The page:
Systemic risk factors related to DS appearance are older age; intake of medications such as anxiolytics, antidepressants, antihypertensive drugs affecting the salivary flow rates, and broad-spectrum antibiotics; diabetes mellitus; nutritional deficiencies and endocrine dysfunctions (hypothyroidism) [9-15].

DS clinical aspects range from small or extensive erythematous dots to granular areas of the mucosa below the denture, generally asymptomatic and located more often on hard palate and alveolar ridge (Figure 1). The English Literature lacks studies emphasizing DS treatment. The association of non-pharmacological methods with antifungal therapy is described as the main therapeutic approach [16,10]. Routinely, disinfection of the dental prostheses, renewal of dentures, and the removal of the prosthesis during the night are some of effective non-pharmacological methods [9,10,17,18]. Topical antifungal therapy is the widely prescribed protocol; systemic antifungal use is extremely rare, only in cases of recurrent DS [1,17,19,20]. However, failure and/or relapse is a daily event during topical antifungal therapy.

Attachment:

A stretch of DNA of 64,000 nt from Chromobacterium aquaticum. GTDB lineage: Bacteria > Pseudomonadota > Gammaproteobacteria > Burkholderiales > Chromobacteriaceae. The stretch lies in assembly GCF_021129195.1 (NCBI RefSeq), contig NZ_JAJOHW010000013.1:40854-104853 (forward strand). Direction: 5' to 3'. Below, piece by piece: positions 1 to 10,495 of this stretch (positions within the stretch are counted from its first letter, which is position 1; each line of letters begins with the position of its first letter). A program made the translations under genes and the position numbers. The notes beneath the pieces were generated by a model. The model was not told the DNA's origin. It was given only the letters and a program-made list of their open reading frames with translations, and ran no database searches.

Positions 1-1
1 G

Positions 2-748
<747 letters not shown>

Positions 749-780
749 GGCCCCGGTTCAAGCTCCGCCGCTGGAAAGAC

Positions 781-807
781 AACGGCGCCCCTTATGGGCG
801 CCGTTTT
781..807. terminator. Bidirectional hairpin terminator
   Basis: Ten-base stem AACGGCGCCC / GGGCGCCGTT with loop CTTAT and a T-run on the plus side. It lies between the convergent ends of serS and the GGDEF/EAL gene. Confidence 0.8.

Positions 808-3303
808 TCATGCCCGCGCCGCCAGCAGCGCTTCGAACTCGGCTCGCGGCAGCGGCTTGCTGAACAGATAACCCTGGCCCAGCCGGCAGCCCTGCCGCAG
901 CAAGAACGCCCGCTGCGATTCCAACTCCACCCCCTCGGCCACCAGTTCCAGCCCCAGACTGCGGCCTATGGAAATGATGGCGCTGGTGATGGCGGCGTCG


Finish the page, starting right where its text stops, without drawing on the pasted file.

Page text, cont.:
Annals-Clinical-Laboratory-clinical-aspects

Figure 1: Sequence of clinical aspects of denture stomatitis. Extensive erythematous area on the hard palate and maxillary alveolar ridge (A). Bilateral erythematous aspect on the maxillary alveolar bridge extending towards anterior hard palate (B). Erythematous area on the palate; observe the dotted aspect on the posterior hard palate (C). A marked bilateral erythematous area on the maxillary alveolar bridge up to hard palate. Note that this area matched the same site of mucosa covered by removable prosthesis (D). The discreet granular aspect can be observed on the surface of all lesions.

Thus, the dentists routinely face the clinical dilemma of selecting the correct antifungal therapy to treat DS. Therefore, this study aimed to investigate the therapeutic agents against DS through a briefly review of the English literature on the comparison between topical and systemic protocols.

Material and Methods